Content note: This post deals with themes of pregnancy loss that some readers may find triggering.
I was diagnosed with primary ovarian failure in June 2016. What that basically means is I was starting to go through menopause at 27 years of age.
We were told our only hope of having children was through IVF and we should start to come to terms with the fact we would be a childless couple (quote from our fertility specialist). We were told it was very unlikely that we would ever have children.
We pursued onto IVF and after failed rounds, we stopped and decided to live out our fun aunty and uncle potential. Then we fell pregnant naturally. It was a Christmas miracle! My body, being faulty and defective, decides it needs to do one better, and instead of conceiving one child, we have conceived three!
Our three baby girls were due September 2017.
Estelle and Georgie are identical twins, sharing a placenta but in their own gestational sacks and Milo a fraternal twin with her own sac and placenta.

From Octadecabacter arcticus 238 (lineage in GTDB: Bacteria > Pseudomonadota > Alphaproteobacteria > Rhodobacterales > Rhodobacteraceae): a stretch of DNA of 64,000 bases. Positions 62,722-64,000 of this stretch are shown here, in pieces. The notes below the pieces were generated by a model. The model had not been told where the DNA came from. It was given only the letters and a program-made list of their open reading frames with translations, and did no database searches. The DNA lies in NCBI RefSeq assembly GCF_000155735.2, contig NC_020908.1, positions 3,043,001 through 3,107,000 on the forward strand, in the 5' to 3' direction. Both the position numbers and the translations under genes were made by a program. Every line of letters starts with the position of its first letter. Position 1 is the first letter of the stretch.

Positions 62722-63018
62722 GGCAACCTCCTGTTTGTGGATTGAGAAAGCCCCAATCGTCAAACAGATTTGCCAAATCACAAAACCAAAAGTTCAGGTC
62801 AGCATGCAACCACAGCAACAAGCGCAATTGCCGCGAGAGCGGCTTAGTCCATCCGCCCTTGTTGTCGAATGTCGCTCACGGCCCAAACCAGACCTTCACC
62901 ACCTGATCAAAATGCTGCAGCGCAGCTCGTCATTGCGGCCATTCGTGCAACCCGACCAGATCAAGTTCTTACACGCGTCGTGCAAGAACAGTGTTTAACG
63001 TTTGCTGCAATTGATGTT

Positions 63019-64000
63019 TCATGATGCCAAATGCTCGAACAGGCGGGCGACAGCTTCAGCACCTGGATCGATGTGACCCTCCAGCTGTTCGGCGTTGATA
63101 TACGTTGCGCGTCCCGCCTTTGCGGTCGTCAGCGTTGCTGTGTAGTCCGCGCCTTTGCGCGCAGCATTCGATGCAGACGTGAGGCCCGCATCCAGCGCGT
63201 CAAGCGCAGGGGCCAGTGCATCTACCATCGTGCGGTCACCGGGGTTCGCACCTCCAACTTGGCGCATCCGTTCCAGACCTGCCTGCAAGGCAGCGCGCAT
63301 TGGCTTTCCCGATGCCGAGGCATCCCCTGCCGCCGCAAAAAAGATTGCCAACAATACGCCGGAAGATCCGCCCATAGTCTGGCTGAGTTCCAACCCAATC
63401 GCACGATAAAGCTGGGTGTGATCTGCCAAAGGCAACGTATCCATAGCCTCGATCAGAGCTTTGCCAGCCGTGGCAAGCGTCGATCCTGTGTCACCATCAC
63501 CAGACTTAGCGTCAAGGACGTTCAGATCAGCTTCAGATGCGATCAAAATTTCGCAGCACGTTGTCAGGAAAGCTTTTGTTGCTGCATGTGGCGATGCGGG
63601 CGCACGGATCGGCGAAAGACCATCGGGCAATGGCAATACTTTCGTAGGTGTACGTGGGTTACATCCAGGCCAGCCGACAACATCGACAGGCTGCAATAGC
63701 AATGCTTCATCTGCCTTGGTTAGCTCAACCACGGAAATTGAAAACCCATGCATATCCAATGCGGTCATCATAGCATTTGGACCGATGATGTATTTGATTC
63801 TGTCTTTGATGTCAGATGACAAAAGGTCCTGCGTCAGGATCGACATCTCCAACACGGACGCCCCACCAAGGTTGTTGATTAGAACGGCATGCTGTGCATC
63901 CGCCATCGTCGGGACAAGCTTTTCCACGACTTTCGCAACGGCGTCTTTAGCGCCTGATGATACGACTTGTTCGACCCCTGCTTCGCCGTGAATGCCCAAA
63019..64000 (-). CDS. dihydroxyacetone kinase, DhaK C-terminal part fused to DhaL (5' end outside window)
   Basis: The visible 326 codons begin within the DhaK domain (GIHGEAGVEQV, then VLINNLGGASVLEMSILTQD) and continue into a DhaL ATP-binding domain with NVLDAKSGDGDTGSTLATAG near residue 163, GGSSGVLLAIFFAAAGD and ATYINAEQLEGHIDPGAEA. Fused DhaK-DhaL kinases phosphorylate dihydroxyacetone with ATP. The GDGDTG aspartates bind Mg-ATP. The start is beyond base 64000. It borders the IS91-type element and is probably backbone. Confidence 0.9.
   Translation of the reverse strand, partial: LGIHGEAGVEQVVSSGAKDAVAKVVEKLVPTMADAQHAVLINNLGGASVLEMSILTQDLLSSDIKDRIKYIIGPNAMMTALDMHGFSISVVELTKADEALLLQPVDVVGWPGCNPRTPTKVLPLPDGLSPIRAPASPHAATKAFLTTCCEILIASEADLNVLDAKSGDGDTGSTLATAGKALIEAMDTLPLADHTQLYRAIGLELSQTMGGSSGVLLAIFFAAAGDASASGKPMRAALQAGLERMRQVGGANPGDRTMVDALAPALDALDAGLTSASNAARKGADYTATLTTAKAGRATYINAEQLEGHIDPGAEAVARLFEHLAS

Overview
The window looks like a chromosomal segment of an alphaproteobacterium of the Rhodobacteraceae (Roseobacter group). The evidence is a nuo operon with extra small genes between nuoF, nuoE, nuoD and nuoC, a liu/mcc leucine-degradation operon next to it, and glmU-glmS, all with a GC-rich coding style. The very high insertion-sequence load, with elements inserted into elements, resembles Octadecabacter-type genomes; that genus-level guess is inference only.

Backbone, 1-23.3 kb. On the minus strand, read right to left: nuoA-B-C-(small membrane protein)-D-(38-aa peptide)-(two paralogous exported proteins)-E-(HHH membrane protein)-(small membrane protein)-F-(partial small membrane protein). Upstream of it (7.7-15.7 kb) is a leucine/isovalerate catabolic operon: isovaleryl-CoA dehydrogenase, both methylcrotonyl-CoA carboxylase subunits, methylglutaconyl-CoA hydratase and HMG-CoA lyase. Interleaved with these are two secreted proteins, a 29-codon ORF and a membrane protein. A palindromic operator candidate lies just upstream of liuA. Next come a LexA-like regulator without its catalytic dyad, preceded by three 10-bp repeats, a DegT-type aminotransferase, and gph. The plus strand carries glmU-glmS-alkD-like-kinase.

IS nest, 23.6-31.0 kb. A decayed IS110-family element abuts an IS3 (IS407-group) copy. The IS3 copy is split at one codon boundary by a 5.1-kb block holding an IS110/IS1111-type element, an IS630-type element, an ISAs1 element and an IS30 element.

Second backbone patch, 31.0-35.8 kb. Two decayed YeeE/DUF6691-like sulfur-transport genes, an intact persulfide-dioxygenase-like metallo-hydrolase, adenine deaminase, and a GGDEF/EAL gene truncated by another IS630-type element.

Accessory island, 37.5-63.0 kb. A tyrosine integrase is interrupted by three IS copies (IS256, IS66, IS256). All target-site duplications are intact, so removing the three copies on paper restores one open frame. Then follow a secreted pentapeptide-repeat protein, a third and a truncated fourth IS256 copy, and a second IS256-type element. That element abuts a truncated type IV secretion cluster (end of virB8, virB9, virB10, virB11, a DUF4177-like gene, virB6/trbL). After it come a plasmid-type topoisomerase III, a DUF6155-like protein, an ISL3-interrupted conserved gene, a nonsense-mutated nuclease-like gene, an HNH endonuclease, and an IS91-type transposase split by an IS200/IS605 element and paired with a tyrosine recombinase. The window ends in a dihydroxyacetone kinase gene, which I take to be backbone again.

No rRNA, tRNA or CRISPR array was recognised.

At our thirteen week scan, Estelle was seen to have multiple anomalies. For the next few months we went to weekly appointments with our OB, maternal foetal medicine experts, cardiologist, neonatal intensive care doctors, palliative care doctors and many many more to assess what could be done to save Essie’s life.
We had an amniocentesis to determine if it was a chromosomal abnormality but all came back clear so we came to the conclusion that when the girls egg split, it didn’t split evenly. Every organ of Essie’s body had fatal defects and it was deemed that they were incompatible with life.
We were faced with the hardest decision. As Essie and Georgie shared a placenta, any treatments would impact Georgie, so if Essie died, Georgie would as well. We were given two options:
1. Continue the pregnancy for as long as we can (average triplet pregnancy is 32 weeks) and Essie would go straight to palliative care. Her heart, lung and brain defects would not immediately kill her, she could live for a few weeks without intervention, but she had a giant omphalocele (liver and bowels outside of her abdomen) which would likely get infected and that is what would kill her. She would die a slow and painful death.
2. We medically terminate Essie. We would have to be under guidance of specialised surgeons who would monitor us weekly and study all three girls. They could clamp the cord between Essie and Georgie to stop the blood flow between the two girls, terminating Essie and saving Georgie.